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Schwartz, J.M. Stolorow, R.D. (2013). Interpreting Giacometti. Psychoanal. Perspect., 10(2):400-401.

(2013). Psychoanalytic Perspectives, 10(2):400-401

Interpreting Giacometti

Julia M. Schwartz, MD and Robert D. Stolorow, PhD

FIGURE 1  Alberto Giacometti, “Walking Man I,” 1961, bronze (color figure available online).

The elongated figures typical of Giacometti evoke a feeling of isolation and aloneness, which may evoke grief in us even as we embrace it. The human figure is reduced to its skeletal essence—perhaps to a walking shadow-spirit—and yet is fully grounded, not in collapse. The capacity to embrace fully the vulnerability, tenuousness, and fragility of finite human existing is beautifully conveyed in his works.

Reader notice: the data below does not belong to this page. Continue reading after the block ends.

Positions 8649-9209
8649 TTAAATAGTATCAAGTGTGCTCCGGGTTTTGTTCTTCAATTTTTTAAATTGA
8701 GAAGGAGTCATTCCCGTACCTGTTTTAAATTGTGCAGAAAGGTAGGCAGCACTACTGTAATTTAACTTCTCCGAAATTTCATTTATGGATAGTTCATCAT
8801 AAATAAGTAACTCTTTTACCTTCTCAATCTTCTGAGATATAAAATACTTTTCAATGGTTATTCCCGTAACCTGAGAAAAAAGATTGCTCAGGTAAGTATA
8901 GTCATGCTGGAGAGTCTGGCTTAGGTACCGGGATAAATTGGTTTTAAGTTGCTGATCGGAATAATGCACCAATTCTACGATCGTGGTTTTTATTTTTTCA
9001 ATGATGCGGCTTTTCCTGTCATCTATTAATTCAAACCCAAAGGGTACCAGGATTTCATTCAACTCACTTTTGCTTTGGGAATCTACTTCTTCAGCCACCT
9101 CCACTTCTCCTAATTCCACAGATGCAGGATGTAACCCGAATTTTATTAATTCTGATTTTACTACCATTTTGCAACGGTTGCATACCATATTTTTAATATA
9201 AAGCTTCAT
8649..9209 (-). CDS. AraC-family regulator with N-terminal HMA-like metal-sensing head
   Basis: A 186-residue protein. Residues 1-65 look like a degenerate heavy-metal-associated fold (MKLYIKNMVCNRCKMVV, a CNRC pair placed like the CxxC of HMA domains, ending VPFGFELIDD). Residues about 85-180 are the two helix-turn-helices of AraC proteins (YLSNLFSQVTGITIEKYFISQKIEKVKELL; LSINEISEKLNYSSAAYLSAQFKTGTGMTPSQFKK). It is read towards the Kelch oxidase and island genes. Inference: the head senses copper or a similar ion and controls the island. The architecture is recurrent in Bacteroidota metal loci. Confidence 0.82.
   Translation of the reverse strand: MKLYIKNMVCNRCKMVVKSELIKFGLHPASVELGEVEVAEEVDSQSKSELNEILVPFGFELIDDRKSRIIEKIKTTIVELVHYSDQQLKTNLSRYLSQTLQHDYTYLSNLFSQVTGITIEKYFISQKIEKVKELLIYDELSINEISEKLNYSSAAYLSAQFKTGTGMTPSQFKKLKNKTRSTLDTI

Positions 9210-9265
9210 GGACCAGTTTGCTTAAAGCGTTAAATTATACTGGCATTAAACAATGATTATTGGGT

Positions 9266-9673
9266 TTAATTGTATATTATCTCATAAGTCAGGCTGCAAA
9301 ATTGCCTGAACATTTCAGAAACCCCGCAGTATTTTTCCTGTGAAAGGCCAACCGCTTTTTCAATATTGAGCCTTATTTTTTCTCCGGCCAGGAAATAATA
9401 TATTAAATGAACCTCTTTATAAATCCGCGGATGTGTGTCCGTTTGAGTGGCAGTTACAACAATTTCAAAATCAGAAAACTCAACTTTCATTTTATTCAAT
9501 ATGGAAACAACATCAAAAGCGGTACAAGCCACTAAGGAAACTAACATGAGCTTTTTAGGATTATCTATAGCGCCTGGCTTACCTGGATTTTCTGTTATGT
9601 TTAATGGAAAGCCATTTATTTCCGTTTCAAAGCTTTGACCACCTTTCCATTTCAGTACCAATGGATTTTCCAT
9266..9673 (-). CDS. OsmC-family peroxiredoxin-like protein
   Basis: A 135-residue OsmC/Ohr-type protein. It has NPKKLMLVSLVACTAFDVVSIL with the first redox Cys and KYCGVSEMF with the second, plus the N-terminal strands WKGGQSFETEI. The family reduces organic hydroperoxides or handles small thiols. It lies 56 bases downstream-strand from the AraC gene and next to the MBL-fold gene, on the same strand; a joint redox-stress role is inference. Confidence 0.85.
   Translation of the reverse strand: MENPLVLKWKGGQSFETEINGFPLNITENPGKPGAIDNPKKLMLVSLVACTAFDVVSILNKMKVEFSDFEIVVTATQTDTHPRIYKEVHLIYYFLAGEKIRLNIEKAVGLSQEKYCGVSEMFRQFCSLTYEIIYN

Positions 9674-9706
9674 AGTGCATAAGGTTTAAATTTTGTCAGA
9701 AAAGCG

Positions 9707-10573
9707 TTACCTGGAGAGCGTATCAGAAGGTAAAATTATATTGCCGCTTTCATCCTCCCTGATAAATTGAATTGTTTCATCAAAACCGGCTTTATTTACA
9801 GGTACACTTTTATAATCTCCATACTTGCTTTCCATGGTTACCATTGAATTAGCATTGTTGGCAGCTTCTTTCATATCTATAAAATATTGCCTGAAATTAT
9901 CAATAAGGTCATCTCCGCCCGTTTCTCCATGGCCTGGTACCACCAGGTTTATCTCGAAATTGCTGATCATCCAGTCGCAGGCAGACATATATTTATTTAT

These images also seem to concretize the way we think of the analytic process: stripping away intellectual defensive layers in order to find some essential deeper emotional meaning or existential dilemma.

Article Citation [Who Cited This?]

Schwartz, J.M. and Stolorow, R.D. (2013). Interpreting Giacometti. Psychoanal. Persp., 10(2):400-401

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